John Michael McDonagh on confessionals and Calvary

Josh Larsen

The new film Calvary has been receiving a lot of praise, including here on TC, for its nuanced portrayal of a Catholic priest, played by Brendan Gleeson. I recently interviewed the writer and director, John Michael McDonagh, for the Filmspotting podcast I co-host, and I'm glad to be able to share our talk here.

I wanted to focus on Calvary's remarkable opening scene, which you can watch below. It takes place in a confessional booth and sets up the main narrative thread of the story. Gleeson's Father James listens as an unidentified parishioner tells him that he plans to kill him in one week’s time. The parishioner is seeking revenge for the sexual abuse he suffered at the hands of another priest when he was a child. The fact that Father James is innocent of such crimes is – perversely – exactly why he’s being targeted. In this man’s view, Father James is to be the sacrificial lamb atoning for the sins of the Catholic Church.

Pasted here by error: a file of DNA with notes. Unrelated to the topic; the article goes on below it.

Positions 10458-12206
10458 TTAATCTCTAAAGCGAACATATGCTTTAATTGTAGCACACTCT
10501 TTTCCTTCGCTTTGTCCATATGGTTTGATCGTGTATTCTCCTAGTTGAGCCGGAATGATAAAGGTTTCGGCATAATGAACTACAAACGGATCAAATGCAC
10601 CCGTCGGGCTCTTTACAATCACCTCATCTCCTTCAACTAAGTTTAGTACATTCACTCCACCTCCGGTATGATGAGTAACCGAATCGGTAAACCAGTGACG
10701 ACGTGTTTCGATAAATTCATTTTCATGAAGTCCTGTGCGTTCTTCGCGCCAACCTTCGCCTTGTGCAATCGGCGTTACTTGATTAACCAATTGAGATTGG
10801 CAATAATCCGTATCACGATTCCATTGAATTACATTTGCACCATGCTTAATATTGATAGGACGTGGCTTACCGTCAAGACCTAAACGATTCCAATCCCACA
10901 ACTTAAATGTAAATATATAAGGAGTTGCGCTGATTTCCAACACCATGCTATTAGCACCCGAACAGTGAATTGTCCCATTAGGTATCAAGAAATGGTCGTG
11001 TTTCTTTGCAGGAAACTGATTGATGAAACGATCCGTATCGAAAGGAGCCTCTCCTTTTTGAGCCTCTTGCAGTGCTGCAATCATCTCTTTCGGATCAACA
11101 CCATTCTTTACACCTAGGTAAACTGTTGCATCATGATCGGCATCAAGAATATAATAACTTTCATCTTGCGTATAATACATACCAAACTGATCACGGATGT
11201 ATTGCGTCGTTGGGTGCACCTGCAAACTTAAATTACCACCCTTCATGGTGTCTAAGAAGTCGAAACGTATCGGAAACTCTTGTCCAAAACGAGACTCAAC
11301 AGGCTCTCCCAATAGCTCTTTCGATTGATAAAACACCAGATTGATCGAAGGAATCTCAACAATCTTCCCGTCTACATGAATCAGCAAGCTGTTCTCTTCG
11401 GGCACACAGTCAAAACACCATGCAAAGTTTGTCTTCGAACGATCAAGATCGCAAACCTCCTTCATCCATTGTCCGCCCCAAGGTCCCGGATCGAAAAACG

In the interview, McDonagh talks about why he wanted to open his film this way, the role that confessionals can play in movies and one of the things he most wanted to emphasize about Father James: "It's a man doing his job."

Topics: Movies